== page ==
So far, the 12 cartoons of Mohammed, published originally in Denmark on 30 Sept 2005 following a two week long debate on self censorship and the widespread fear of criticising Islam, have been printed in Denmark, Norway, Germany, France, Spain and Italy. Where is the editor in the UK with the will to do what is right and stand up for the Freedom of the Press? For goodness sake, it was the Scots in what was then the nascent UK who came up with the concepts of Freedom of Speech and the supremacy of Reason during the Enlightenment.
The BBC's coverage of this has been appalling:
- They have completely failed to report the original context behind the September publication of the cartoons, without which the Danish reaction (and that of the blogosphere) makes no sense;
- There is no attempt to defend Freedom of Speech as one of the fundamental foundations, an essential pre-requisite, for the maintenance of other wider freedoms and a healthy democracy in general;
- There is no attempt to question why there is a gap of FOUR MONTHS between the publication in Denmark and the protests now, and no attempt to question the motives of the Danish Imam who has embellished the 12 cartoons actually published with a collection of other drawings, which are both unattributed and significantly more offensive. The Wikipedia article on this is illuminating:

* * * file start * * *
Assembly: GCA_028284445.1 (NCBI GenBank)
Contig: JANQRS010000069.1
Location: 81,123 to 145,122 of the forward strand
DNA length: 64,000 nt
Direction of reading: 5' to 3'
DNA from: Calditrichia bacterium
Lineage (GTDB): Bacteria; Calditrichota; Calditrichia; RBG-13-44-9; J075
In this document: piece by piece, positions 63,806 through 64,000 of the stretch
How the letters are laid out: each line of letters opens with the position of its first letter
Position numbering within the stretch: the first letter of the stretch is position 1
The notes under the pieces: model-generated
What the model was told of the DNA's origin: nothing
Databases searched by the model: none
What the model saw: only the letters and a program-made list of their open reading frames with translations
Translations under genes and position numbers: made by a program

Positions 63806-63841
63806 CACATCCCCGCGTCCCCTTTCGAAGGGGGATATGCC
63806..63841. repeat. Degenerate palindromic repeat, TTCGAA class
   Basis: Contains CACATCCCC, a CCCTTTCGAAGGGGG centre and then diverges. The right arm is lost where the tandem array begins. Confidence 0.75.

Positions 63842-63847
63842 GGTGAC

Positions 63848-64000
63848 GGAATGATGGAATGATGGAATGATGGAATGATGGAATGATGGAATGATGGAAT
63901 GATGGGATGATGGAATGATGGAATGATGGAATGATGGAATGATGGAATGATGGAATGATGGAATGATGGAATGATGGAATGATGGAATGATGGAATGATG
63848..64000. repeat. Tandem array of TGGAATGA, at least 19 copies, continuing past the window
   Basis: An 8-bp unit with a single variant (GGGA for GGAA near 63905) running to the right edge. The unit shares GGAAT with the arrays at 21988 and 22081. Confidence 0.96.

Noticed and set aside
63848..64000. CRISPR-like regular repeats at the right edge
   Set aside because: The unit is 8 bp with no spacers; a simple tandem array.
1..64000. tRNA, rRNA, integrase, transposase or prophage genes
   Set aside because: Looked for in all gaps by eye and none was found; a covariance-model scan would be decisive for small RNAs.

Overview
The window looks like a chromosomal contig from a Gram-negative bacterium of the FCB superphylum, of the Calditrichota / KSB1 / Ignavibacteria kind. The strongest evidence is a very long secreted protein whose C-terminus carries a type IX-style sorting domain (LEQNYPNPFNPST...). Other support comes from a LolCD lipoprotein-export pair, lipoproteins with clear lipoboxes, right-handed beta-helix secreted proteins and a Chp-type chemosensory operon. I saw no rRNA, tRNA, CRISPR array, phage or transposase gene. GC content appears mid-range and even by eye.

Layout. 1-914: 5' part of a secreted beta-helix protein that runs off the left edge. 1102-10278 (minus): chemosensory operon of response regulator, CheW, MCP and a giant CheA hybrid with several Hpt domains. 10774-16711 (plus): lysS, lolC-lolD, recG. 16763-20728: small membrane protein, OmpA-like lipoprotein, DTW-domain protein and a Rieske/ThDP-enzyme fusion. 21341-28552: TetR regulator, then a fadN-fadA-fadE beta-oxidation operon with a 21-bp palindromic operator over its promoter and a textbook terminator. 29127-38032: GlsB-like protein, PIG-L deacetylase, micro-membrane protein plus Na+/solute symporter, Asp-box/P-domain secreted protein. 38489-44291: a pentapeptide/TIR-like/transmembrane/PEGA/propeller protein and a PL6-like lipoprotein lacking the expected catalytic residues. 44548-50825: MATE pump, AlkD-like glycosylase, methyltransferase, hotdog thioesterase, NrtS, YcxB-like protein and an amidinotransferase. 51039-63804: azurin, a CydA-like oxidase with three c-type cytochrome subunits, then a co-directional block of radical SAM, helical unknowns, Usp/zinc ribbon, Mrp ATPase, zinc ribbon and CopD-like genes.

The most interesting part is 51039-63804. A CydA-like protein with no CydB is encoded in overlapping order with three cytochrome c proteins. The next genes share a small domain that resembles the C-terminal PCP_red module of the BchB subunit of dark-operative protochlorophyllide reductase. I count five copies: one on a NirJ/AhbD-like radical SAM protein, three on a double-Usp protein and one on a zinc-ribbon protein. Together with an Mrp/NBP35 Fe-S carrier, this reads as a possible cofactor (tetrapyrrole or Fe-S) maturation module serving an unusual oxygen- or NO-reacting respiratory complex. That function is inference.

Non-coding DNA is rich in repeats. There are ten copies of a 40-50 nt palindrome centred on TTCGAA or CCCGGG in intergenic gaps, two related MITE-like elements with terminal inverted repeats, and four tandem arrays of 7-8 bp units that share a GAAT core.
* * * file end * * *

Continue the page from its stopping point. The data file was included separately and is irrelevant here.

"Akhmad Akkari, spokesman of the 21 Danish Muslim organisations which organised the tour, explained that the three drawings had been added to "give an insight in how hateful the atmosphere in Denmark is towards Muslims." Akkari claimed he does not know the origin of the three pictures. He said they had been sent anonymously to Danish Muslims. However, when Ekstra Bladet asked if it could talk to these Muslims, Akkari refused to reveal their identity. These images had however never been published in Jyllands-Posten.
The society also allegedly exaggerated its membership and the hardships of Muslims in Denmark, for instance claiming to represent 200,000 angry Muslims, when the actual number was in fact fewer than 15,000.
Danish Prime Minister Anders Fogh Rasmussen was shocked at the way in which some Muslims were misrepresenting Denmark. “I am speechless that those people, whom we have given the right to live in Denmark and where they freely have chosen to stay, are now touring Arab countries and inciting antipathy towards Denmark and the Danish people"